Have you been experiencing pain in the ball of your foot? Feel like you’re stepping on a stone? And is it affecting your ability to undertake normal daily activities?
Then you may be experiencing one of the following conditions known as Morton’s Neuroma or Bursitis!
Both conditions affect the ball of one’s foot, though they tend to relate to different areas of the feet. Typically, neuromas tend to affect the 3rd and 4th toes and often feels like you are standing on a pebble. There is often a thickening of the tissues which surround the nerves within the toes that causes the pain. The symptoms that are associated with a Morton’s neuroma include: a sharp, burning sensation which can lead to the toes to sting, burn or feel numb.
Risk factors that are associated with neuromas and some bursitis include:
- wearing high heels
- Ill – fitting shoes
- high impact sports such as running
- repetitive trauma
- foot deformities such as bunions, hammer toes, high arches and flat feet
A bursitis occurs due to inflammation of the bursa, which contains small fluid filled sacs. They typically occur between two structures such as muscles, tendons and bones. Bursitis can cause pain and restrict movements due to inflammation.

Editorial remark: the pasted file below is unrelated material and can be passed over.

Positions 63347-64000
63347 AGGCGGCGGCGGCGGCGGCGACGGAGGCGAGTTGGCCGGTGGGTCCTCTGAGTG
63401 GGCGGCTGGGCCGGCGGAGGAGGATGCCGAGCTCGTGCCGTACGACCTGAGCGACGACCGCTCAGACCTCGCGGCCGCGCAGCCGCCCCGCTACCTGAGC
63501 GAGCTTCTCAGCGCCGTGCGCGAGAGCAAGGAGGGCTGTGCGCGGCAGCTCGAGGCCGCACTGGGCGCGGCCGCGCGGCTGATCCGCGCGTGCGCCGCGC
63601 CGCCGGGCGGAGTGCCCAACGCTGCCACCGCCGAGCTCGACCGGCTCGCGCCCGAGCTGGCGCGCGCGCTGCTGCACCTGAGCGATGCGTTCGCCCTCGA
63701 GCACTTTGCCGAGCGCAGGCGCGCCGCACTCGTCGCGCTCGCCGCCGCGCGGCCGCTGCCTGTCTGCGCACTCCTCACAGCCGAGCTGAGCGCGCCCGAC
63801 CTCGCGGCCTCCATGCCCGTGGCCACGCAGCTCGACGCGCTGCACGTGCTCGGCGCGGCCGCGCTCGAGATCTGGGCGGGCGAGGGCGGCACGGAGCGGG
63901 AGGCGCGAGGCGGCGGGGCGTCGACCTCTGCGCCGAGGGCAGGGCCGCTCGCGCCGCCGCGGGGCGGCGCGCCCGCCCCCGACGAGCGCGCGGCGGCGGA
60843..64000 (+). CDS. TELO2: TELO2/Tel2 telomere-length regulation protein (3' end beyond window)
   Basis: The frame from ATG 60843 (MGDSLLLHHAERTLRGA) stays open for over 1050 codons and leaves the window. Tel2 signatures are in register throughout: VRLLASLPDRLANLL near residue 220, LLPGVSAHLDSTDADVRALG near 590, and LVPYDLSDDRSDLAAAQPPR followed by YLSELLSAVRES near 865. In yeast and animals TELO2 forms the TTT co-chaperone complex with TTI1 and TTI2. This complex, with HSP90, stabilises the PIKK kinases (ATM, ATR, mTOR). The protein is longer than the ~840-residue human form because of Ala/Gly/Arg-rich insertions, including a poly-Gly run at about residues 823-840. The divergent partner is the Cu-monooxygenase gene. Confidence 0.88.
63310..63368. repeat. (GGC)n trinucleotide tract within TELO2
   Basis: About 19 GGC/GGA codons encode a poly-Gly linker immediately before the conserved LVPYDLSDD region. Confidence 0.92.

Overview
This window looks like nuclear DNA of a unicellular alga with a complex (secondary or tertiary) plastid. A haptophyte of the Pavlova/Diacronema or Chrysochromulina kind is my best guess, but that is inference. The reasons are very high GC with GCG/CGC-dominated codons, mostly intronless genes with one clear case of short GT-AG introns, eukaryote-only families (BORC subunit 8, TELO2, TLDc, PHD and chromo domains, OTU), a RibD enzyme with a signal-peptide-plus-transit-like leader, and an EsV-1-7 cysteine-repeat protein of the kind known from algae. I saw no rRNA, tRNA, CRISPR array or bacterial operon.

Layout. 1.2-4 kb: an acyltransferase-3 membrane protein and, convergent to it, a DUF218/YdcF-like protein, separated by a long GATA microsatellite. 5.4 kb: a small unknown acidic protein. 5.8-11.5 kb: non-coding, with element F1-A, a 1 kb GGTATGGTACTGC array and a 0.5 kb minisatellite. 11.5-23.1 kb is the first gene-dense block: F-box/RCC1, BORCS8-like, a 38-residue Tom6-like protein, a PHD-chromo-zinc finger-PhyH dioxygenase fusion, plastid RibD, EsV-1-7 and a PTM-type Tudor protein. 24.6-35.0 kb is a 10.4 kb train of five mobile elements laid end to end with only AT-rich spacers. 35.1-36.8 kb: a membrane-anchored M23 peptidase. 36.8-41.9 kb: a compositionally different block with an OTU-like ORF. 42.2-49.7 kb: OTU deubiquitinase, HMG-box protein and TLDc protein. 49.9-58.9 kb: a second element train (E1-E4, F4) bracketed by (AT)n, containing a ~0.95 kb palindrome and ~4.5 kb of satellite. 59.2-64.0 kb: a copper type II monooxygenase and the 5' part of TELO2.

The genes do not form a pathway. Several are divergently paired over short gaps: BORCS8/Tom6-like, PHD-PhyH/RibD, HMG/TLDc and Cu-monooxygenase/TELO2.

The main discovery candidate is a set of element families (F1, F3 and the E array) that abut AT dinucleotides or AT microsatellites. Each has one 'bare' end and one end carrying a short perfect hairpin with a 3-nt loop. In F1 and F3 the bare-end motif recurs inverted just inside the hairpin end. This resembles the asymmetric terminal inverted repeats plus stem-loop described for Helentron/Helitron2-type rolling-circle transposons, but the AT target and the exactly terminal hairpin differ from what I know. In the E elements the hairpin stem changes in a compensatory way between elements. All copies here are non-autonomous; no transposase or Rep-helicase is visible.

A person who experiences a foot bursitis will often experience at least one of the following:
- localised pain
- warm temperature
- increased pain at night
- pain worse during movements
- redness of the skin
Both a Morton’s neuroma and bursitis occur as a result of continuous pressure, friction, injury and overuse. The diagnosis of either is mostly clinical and can be identified by a good history taking and clinical examination. Imaging via a simple ultrasound can be undertaken to determine the difference between the two, especially for those more complex or concealed cases. Once an exact diagnosis has been made, we will be able to provide you with an appropriate treatment option to get your feet healing.
Management of Bursitis and Morton neuroma
For painful or disturbing neuromas, the choice of therapy depends on overall health and patient factors.
Most common management tools to control the symptoms of these two conditions primarily revolves around:
- Lifestyle modification and changes in the activity status
- Modification on the type of footwear and lacing techniques
- Metatarsal raises, an intrinsic muscle strength programme as well as arch and foot massaging. Stretching and massaging of the calves is also imperative.
- Shoe inserts/orthotics to redistribute weight off the forefoot areas
In chronic cases:
- Steroid injections (preferably under ultrasound guidance) can be undertaken. These work well when done in conjunction with the conservative measures.
- Surgery is usually opted as a last resort after all other conservative options have failed.